A Jewish Harriet Potter
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A Jewish Harriet Potter

New Scholastic release ‘The Path of Names’ is a mystical mainstream fantasy novel for preteens set at a Jewish sleep-away camp in rural Pennsylvania

Renee Ghert-Zand is a reporter and feature writer for The Times of Israel.

Author Ari Goelman is a big fan of Jewish summer camp and fantasy fiction. (Courtesy. Photo credit: John Goldsmith Photography)
Author Ari Goelman is a big fan of Jewish summer camp and fantasy fiction. (Courtesy. Photo credit: John Goldsmith Photography)

Move over, Harry Potter at Hogwarts School for Witchcraft and Wizardry, and make way for Dahlia Sherman at Camp Arava. Scholastic, Inc., the publisher that brought us the biggest-ever phenomenon in children’s literature, has released a mystical fantasy novel for preteen readers set at a Jewish sleep-away summer camp in rural Pennsylvania.

Before long, terms like Kabbalah, golem and gematria will be rolling off kids’ tongues as easily as dementor, horcrux and arithmancy.

“The Path of Names,” by first-time novelist Ari Goelman, has 13-year-old aspiring magician Dahlia arriving at Arava reluctantly, her parents having insisted she attend a session at the camp — where her older brother Tom is a counselor and she’ll meet other Jewish kids — before going to magic camp later in the summer.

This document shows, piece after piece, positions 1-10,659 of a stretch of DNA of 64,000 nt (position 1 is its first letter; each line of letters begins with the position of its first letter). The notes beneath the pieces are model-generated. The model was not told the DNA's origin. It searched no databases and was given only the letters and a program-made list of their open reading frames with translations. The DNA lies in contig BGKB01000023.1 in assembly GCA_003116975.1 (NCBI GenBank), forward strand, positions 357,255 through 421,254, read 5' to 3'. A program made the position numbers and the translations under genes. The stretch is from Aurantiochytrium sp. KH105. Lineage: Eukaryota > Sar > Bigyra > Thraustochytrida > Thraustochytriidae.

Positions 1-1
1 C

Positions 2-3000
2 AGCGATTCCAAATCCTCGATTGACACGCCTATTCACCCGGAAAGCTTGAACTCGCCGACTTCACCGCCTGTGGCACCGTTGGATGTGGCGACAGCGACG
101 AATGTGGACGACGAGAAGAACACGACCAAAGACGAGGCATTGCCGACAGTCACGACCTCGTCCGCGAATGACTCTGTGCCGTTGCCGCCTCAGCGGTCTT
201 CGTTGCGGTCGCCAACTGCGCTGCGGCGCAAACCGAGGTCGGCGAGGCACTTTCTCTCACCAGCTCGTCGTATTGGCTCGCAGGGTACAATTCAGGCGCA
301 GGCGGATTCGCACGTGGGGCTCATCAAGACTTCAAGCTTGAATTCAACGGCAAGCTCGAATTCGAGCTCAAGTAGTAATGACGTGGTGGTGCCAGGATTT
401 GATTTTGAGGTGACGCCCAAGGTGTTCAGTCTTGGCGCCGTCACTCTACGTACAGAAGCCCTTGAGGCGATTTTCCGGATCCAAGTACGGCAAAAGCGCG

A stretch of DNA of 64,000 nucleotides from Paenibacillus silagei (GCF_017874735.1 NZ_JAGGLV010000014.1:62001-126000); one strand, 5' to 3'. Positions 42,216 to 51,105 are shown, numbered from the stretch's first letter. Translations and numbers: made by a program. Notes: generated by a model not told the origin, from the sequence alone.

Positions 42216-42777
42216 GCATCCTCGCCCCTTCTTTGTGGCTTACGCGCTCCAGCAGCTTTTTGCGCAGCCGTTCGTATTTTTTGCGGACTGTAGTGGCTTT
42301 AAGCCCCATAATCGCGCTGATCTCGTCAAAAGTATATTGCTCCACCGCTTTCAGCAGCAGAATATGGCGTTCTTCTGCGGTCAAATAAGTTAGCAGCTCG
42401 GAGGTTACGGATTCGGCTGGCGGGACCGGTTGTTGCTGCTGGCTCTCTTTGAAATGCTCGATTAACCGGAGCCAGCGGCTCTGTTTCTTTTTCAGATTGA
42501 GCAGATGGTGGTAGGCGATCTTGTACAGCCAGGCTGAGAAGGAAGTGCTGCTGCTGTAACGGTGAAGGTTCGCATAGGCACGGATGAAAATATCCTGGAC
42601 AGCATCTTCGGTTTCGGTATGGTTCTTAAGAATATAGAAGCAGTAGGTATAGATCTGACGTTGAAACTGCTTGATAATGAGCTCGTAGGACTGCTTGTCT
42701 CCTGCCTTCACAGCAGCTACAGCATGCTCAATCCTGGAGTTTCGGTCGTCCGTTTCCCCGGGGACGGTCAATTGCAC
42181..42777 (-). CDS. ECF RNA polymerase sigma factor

As she settles in to her bunk, the aloof and skeptical Dahlia sees two little girls appearing to walk through a wall. She assumes it must be some kind of trick, but soon things get weirder when she dreams about a Hasidic Yeshiva student named David Schank in 1940s New York who has discovered the 72nd name of God. The intelligent and inquisitive Dahlia uses bits of information she picks up from the camp’s flaky Kabbalah club instructor and a mysterious old book to figure out she is being possessed by the spirit of this dead Yeshiva bocher with the same initials as hers.

Schank has enlisted Dahlia to save the ghostly little girls and prevent the leader of an evil organization called “The Illuminated Ones” from learning the mystical name and using it to gain eternal life and the power to uncover all of life’s secrets.